Thursday, May 24, 2012

Review: Genesis for Normal People (2012)

If Jesus promised blessing to those who make peace, then I hope that Jared Byas and Peter Enns are receiving plenty of it - because that is exactly what they have done in writing Genesis for Normal People: A Guide to the Most Controversial, Misunderstood, and Abused Book of the Bible (2012). Since the book of Genesis is central to a many contentious arguments about science, human nature, and various Christian doctrines, Genesis for Normal People is truly a work of peacemaking. Somehow I don't think that the authors' blessing is pouring down in the form of dollar bills because this eBook sells for an inexpensive $4.99 from Nevertheless, the peacemaking potential of this book is enormous and I cannot help but give my 'blessing' in the form of an enthusiastic review.

I should probably note that I went to seminary and studied the Bible, but that didn't render this book "beneath me." In fact, I learned a lot from this book and I wish I had read it during my seminary class on the Pentateuch. This book isn't just about Genesis, it also helps to understand the history of Israel more clearly. So even though Byas and Enns were writing for a "normal" audience, it's a good read for anyone hoping to understand Genesis, as well as the biblical narrative.

In Genesis for Normal People (hereafter GFNP), Byas and Enns provide a clear and concise introduction to the book Genesis; not only in content, but in how to read ancient literature. As such, the authors stress the importance of reading Genesis as an ancient story, not as a textbook. Furthermore, the reader is encouraged to read Genesis as a whole book rather than a collection of unrelated stories. Once we grasp this we are then able to understand Genesis as book #1 in a 5-part series: the Pentateuch (the first 5 books of the Bible). Genesis, which means "beginning," only makes sense as the beginning portion of a much larger story that is the Pentateuch. What exactly is the point of this larger story? The authors of GFNP paraphrase it like this:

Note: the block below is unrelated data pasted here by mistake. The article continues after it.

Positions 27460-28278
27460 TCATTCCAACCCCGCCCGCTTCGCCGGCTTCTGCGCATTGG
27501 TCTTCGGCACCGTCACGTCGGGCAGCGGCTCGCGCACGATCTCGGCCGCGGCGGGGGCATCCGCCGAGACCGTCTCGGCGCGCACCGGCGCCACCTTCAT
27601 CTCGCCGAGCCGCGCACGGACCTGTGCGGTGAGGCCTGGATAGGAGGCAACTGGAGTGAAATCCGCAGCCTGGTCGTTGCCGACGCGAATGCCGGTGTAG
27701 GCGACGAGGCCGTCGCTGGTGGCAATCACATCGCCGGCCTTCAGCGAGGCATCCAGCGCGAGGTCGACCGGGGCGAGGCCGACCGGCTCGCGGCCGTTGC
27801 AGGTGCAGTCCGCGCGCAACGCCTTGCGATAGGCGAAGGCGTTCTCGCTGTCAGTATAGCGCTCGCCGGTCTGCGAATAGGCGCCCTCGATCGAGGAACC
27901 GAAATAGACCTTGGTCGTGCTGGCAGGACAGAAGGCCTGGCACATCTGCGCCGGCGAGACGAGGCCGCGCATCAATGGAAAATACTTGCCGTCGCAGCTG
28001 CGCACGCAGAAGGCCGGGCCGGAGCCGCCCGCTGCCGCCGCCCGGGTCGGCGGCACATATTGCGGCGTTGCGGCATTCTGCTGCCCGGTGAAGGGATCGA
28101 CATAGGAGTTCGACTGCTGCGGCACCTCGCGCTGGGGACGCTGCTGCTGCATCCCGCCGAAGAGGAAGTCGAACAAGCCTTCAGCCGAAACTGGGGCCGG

"Listen up, Israel. Yahweh is the creator of the cosmos. He also redeemed you from Egypt and gave you the land of Canaan as a home. You are his people and he alone is your God, worthy of your complete devotion."
Therefore, it is imperative that we read Genesis as the beginning (or even background) to this narrative and not as anything else (a textbook, for example).

Byas and Enns also stress the important of reading Genesis in its ancient context. That means understanding: Who wrote it? When did they write it? For whom did they write it? and Why? In GFNP we learn that Genesis is an anonymous book (readers may learn why the old hypothesis that Moses wrote it is false). Instead, Genesis was authored by Israelites for Israelites probably sometime after 1000 BCE (after the first monarchy). Even though Genesis retells events that occurred as early as 2100 BCE, the stories themselves were not written down until after 1000 (probably even closer to 700BCE). Rather than leaving the reader to trust "modern scholarship," the authors of GFNP give some examples from the Genesis text itself that point to a later date (e.g. that Cain and Able offer sacrifices is anachronistic; the list of kings in Gen. 36 could only occur after 1000; and more). This is yet another strength of GFNP: the authors always give examples and evidence for their perspective.